The team formerly known as Bahrain McLaren get a new name and a new look for 2021, a year on from their last revamp.
This time, though, the changes are largely aesthetic and behind the scenes, with the Bahraini squad's roster largely unchanged from the team that emerged from the transfer window last winter.
Rod Ellingworth's departure from the team principal role after just one full season is the most notable move – the Briton heads back to Ineos for 2021. A notable staff addition, announced just yesterday, is experienced DS Rolf Aldag, formerly of Highroad and QuickStep, while Neil Stephens joined from UAE Team Emirates late in the 2020 season.
On the rider side, Australian climber Jack Haig is the main addition, boosting an already strong GC squad while several fastmen – Mark Cavendish and Ivan García Cortina among them – leave. 20-year-old Ahmed Madan joins too, becoming the first ever Bahraini WorldTour pro.
Manager: Milan Eržen
Squad size: 29
Average age: 27.8
How did they fare in 2020?
Wins: 8 (plus 1 national title)
WorldTour ranking: 12th
While wins may have been thin on the ground and the team lie in the lower half of the WorldTour ranking, Bahrain Victorious have some strong results to look back on and build upon.
First, though, the wins. Phil Bauhaus dominated the early season Saudi Tour with two stages and the overall – the German was the team's only rider to win more than once in 2020. Elsewhere, García Cortina took a stage at Paris-Nice and Jan Tratnik took a breakaway win at the Giro d'Italia, while Pello Bilbao took the Spanish time trial title.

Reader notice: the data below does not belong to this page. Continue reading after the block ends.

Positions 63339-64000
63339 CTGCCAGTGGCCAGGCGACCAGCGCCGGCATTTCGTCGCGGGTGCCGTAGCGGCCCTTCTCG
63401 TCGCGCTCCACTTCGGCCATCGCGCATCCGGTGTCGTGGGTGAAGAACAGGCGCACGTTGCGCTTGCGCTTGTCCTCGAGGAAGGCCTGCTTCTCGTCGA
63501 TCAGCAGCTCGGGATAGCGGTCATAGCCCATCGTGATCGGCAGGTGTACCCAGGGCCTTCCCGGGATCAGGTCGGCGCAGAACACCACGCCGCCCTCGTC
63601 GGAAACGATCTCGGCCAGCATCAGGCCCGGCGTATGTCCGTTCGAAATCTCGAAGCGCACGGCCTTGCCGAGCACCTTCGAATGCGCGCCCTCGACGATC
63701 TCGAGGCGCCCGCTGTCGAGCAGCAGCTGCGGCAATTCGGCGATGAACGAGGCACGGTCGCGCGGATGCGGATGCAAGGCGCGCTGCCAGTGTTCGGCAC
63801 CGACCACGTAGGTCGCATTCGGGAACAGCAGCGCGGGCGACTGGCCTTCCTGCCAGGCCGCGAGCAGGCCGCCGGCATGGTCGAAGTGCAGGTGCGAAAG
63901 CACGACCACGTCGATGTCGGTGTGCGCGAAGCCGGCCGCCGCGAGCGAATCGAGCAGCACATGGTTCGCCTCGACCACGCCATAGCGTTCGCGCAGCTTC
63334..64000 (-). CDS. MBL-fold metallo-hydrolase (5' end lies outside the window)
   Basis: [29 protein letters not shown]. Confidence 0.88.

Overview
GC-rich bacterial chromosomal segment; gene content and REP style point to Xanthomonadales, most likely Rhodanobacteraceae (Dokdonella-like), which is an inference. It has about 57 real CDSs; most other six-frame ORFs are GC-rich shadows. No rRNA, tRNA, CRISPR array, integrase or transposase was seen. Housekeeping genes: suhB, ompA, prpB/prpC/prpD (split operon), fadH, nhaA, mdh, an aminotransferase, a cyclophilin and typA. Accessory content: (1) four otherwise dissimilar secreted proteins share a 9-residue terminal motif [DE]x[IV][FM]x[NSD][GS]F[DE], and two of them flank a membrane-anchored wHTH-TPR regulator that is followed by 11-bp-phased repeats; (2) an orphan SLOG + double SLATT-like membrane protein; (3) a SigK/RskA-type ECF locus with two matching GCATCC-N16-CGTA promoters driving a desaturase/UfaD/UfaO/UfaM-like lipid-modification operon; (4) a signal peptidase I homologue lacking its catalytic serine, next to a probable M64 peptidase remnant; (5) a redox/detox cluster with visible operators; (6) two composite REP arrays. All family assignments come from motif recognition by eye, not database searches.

The team was at its strongest during stage races, though – unsurprising when you look at the roster. Bilbao finished fifth at the Giro d'Italia, five spots up on Hermann Pernsteiner, while Wout Poels took sixth at the Vuelta a España.
Fellow 2020 newcomer Mikel Landa was the star of the squad. The Spaniard finished fourth at the Tour de France (with Damiano Caruso taking 10th), also taking second and third at the Vuelta a Burgos and Vuelta a Andalucía, respectively. Bahrain Victorious will be hoping for more of the same and better in 2021, especially with Haig's arrival.
Mikel Landa: The 31-year-old is undoubtedly the team's figurehead and best rider. A new addition for 2020, he's the main GC man and already delivered with his strong Tour de France showing – a result which saw him among the strongest men though never really looking the strongest climber in the race.
He now has two fourth places at the race to his name, in addition to a podium spot at the 2015 Giro. Realistically, time is running out to win a Grand Tour or add to that podium spot. He'll be back at the Tour next season – even with its 58 kilometres of time trialling. A Giro or Vuelta appearance is also on the cards, and you can't help but feel that he'd have a bigger chance at a top result at either.
Dylan Teuns: The Belgian's second year at the squad didn't match his first, which saw him win stages at the Tour and Dauphiné and spend a day in the Vuelta lead. He started 2020 off well with a fifth place at the Volta a la Comunitat Valenciana and a stage win plus fifth at Andalucía, but he was quiet after the COVID-19 break.